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“About Chileans, bueno, I’m not going to say anything,” says Don Eloy Cuadros, waving his hand dismissively. “We all know what is the true history.”

The 77-year-old native of Huaral, a dusty farm town north of Lima, leans forward on his elbows, hands folded atop the gleaming bar. His eye flashes resolutely.

“Never let it be said I speak badly of my Chilean friends.

“But carajo, there’s such a thing as national pride.”

Discretion should by now be second nature to Don Eloy. After 59 years working as a bartender and confidant to tipsy patrons at the Hotel Maury, one of Lima’s most storied lodgings, he’s long since learned the virtues of tight-lippedness. Even when it comes to Chileans, the traditional bêtes noirs (bestias negras) of his native Peru. And even—or especially—when it comes to his countrymen’s fierce pride in their national drink, the pisco sour.

It’s a topic, be it said, that provokes strong opinions. Fanaticisms, even. Ever since, in the mixological murk of a century ago, there first appeared the blend of pisco, lime juice, ice, and sugar that would go on to lubricate countless South American get-togethers, Chile and Peru have tussled over who deserves credit for the drink’s recipe. It’s a conflict that’s embroiled academics, restaurateurs, even the Peruvian government. Only soccer—or the 1879 War of the Pacific, in which Chile copped a sizeable chunk of Peru’s territory—excites similar passions. National pride, as Don Eloy says.

Seen thus, the bar veteran’s tact makes eminent good sense.

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“There are many locuras [crazy ideas] about this issue,” avers Cuadros. “A thousand and one opinions. People have written books. It’s ridiculous.”

He raises a finger peremptorily.

“But ojo, this I assure you. The pisco sour is Peruvian. And I’m the one responsible for it, in its present form.”

Strong claims, these. How true are they? That’s what I’m here to ascertain. Don Eloy may be diplomatic, but he also has the reputation of being a crucial link in Peruvian cuisine’s long history. To hear aficionados of the national cocktail tell it, it was he who, back in the 1950s, had the sudden inspiration to add key ingredients—egg whites and Angostura bitters—to its recipe-in-progress, thus bringing Peru’s trago bandera to its present perfection. This would make him not just an invaluable source on the Andean nation’s gastronomy (and the whole Peru-Chile flap), but, more importantly, a window onto a romantic Lima long since vanished.

A Lima even gringos like me can feel nostalgia for.

The froth on my drink is settling. I look at my host. Why, I ask, has the pisco sour become so iconic for Peruvians?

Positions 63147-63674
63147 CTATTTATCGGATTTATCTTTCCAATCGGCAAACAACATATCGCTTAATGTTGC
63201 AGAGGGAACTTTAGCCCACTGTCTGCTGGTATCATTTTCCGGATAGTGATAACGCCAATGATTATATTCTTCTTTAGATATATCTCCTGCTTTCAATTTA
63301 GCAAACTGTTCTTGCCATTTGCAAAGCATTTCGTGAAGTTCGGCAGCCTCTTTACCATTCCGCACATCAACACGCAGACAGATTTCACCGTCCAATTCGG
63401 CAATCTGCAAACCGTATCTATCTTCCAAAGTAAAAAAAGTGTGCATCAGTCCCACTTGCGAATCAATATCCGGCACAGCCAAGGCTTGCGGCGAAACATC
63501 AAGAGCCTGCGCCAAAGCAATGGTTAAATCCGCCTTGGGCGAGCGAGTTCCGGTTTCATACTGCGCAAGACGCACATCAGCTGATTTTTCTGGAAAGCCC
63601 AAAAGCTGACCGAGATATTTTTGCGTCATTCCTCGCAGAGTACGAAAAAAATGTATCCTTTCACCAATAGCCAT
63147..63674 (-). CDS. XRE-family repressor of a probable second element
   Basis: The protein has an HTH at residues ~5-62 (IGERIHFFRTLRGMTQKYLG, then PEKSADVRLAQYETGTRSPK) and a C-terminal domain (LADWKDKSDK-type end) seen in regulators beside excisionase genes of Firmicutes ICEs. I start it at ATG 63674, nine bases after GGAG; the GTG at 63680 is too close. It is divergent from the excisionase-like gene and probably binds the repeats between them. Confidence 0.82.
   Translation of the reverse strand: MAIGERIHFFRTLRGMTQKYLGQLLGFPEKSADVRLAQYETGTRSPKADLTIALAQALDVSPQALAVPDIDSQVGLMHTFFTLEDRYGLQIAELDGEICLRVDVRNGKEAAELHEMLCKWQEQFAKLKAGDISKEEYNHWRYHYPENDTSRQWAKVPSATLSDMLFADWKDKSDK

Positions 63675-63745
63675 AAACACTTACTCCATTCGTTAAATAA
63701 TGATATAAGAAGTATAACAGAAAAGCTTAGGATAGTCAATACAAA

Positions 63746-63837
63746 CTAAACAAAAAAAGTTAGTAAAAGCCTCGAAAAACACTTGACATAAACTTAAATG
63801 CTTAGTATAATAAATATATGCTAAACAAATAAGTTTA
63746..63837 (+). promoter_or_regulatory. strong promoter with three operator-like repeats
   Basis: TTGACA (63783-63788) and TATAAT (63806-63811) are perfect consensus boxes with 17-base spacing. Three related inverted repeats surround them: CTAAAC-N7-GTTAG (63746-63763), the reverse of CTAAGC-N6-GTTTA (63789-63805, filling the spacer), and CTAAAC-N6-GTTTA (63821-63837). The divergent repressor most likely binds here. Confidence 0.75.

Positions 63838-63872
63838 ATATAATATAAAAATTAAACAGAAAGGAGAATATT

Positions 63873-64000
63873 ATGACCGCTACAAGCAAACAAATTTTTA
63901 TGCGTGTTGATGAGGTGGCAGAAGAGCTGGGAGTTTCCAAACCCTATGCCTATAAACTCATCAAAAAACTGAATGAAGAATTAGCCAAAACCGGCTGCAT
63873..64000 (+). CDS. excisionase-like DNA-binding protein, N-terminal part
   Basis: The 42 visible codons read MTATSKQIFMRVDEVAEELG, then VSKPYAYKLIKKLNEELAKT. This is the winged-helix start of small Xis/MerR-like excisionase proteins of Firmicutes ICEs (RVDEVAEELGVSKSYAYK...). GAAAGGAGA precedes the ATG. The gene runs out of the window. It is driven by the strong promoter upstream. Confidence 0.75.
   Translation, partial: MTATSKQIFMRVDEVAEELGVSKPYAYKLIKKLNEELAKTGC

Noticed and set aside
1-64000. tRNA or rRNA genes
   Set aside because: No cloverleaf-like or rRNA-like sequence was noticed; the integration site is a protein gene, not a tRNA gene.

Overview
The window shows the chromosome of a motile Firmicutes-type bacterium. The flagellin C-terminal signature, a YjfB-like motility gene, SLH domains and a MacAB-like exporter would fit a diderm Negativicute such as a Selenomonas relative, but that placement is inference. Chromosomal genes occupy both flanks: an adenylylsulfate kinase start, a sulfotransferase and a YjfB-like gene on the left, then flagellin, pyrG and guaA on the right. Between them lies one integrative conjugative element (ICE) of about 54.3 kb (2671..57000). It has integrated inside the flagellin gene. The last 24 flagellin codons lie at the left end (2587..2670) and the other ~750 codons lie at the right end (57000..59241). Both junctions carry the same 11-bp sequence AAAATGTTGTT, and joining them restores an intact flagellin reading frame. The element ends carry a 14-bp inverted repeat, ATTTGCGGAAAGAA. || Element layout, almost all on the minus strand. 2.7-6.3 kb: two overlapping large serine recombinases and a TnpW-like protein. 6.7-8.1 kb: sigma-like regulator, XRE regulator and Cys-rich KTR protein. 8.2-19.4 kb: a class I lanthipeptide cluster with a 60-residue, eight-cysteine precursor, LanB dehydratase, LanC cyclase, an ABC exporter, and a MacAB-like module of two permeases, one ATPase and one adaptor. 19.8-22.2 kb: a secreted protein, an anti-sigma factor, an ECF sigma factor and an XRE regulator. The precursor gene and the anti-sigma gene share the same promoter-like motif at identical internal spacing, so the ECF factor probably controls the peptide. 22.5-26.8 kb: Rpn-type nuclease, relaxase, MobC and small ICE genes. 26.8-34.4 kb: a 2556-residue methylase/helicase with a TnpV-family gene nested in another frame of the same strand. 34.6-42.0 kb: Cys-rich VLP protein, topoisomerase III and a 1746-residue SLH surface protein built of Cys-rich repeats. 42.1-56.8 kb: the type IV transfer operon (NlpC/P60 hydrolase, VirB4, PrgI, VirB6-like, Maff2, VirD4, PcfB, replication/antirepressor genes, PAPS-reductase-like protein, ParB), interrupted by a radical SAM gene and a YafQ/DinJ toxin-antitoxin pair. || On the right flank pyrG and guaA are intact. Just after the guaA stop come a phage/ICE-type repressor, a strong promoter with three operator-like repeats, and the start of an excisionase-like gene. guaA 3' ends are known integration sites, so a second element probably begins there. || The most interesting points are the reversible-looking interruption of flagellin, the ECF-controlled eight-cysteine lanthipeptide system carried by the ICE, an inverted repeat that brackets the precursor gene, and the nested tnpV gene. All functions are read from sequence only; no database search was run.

A pause. Cuadros considers, his lips pursed in concentration.

Bueno, every country in Latin America has its food. And that’s vital.” His palms tap twice on the marble bartop.

“But Peru is the only one to have a national drink. And that too is something.”

 

Prehistory of a Potation

In the beginning was the Morris Bar. Outside, all lay shrouded in darkness.

Okay, maybe not darkness. But definitely dullness, owing to the lack of spiritous options to enliven the grays of Peru’s capital back in the day. Limeños in that era—this would be the 1910s—would stop off after work at the corner bodega for a beer or a shot of pisco, a locally produced, grape-based aguardiente, and trudge on home.

Then came Victor Morris, and his watershed inspiration. A Mormon transplanted to Peru, he’d done a stint with a mining outfit in the Andes, afterwards staying on to marry a local woman while running a bar in Jirón de la Unión, Lima’s main commercial drag. One night, a customer came in asking for a whisky sour. Morris was out of spiritus frumenti. So he whipped up a pisco-based alternative, adding lime juice and sugar for tang, and crossed his fingers.

The result was magic. Instantly, the drink caught on. By the early 20s, magazines up and down South America’s Pacific seaboard were touting the new brew. The Morris Bar became a mandatory stopover for Anglos in the land of the Incas.

Health problems caused Morris to shutter his eponymous canteen in 1929. Even with his demise, however, some months later, his recipe didn’t die with him. It had already migrated, carried by Morris’s barmen to Lima’s glitziest watering holes.

One of those holes was the Hotel Bolívar, then the grand dame of Peruvian lodgings. A magnet for politicos and film stars, it would play a key role in popularizing the fledgling aperitif.

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Lima at the time was awash in gringos. Drawn by a minor oil bonanza, they found themselves intensely curious about Peru and its customs. By the late 40s, many had become apasionados of the pisco-based potation, especially as prepared in the Bolívar’s gilded saloon. Hemingway reportedly got soused on it, as did Orson Welles. John Wayne is said to have carried Ava Gardner back to her suite after she’d had one too many and danced barefoot on the hotel bar.

Yet despite this gringo-fed pisco craze, something was missing. The trendy new cocktail hadn’t found its final form.

Enter Eloy Cuadros. In 1958, the 17-year-old greenhorn was a recent transplant to Lima. While finishing his high-school diploma by taking night classes, he’d found a gig as a junior barman at the Hotel Maury. He quickly realized the enormous popularity of the pisco sour, whose recipe he’d learned from two older barhands, Graciano Cabrera and Aquiles Condory. (They in turn had had it from Mario Bruiget, a native of Chincha on Peru’s southern coast who’d emigrated to the Maury from the Morris Bar after its owner’s death.) To Cuadros, the drink was flavorful, but weak. A bit like limeade: watery, without presence or body.

So he did what Peruvians always do. He improvised. A few egg whites here, a few drops of Angostura bitters there. He also substituted jarabe de goma—gum syrup—for sugar.

The result? Pisco sour 2.0. Patrons raved. Peru was now definitely, irrevocably on the mixological map.